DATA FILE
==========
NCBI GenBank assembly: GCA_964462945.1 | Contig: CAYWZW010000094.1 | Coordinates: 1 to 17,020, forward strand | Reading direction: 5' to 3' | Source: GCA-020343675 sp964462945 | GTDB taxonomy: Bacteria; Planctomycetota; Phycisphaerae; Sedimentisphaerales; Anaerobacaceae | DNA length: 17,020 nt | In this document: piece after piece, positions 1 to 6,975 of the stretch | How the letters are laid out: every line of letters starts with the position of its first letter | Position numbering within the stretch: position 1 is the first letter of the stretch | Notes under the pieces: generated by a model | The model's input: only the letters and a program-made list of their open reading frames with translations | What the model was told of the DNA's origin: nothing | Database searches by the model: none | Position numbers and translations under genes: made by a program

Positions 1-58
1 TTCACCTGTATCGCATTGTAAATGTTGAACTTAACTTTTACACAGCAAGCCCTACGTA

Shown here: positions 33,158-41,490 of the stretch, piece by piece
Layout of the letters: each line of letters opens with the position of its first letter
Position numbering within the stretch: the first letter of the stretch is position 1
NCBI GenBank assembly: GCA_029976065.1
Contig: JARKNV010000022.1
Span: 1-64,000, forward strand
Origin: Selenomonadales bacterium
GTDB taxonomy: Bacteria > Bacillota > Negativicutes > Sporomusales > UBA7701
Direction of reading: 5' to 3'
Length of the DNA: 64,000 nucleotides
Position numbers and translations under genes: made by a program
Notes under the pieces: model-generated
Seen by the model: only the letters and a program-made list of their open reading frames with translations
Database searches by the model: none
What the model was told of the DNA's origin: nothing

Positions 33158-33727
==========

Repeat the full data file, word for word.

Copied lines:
NCBI GenBank assembly: GCA_964462945.1 | Contig: CAYWZW010000094.1 | Coordinates: 1 to 17,020, forward strand | Reading direction: 5' to 3' | Source: GCA-020343675 sp964462945 | GTDB taxonomy: Bacteria; Planctomycetota; Phycisphaerae; Sedimentisphaerales; Anaerobacaceae | DNA length: 17,020 nt | In this document: piece after piece, positions 1 to 6,975 of the stretch | How the letters are laid out: every line of letters starts with the position of its first letter | Position numbering within the stretch: position 1 is the first letter of the stretch | Notes under the pieces: generated by a model | The model's input: only the letters and a program-made list of their open reading frames with translations | What the model was told of the DNA's origin: nothing | Database searches by the model: none | Position numbers and translations under genes: made by a program

Positions 1-58
1 TTCACCTGTATCGCATTGTAAATGTTGAACTTAACTTTTACACAGCAAGCCCTACGTA

Shown here: positions 33,158-41,490 of the stretch, piece by piece
Layout of the letters: each line of letters opens with the position of its first letter
Position numbering within the stretch: the first letter of the stretch is position 1
NCBI GenBank assembly: GCA_029976065.1
Contig: JARKNV010000022.1
Span: 1-64,000, forward strand
Origin: Selenomonadales bacterium
GTDB taxonomy: Bacteria > Bacillota > Negativicutes > Sporomusales > UBA7701
Direction of reading: 5' to 3'
Length of the DNA: 64,000 nucleotides
Position numbers and translations under genes: made by a program
Notes under the pieces: model-generated
Seen by the model: only the letters and a program-made list of their open reading frames with translations
Database searches by the model: none
What the model was told of the DNA's origin: nothing

Positions 33158-33727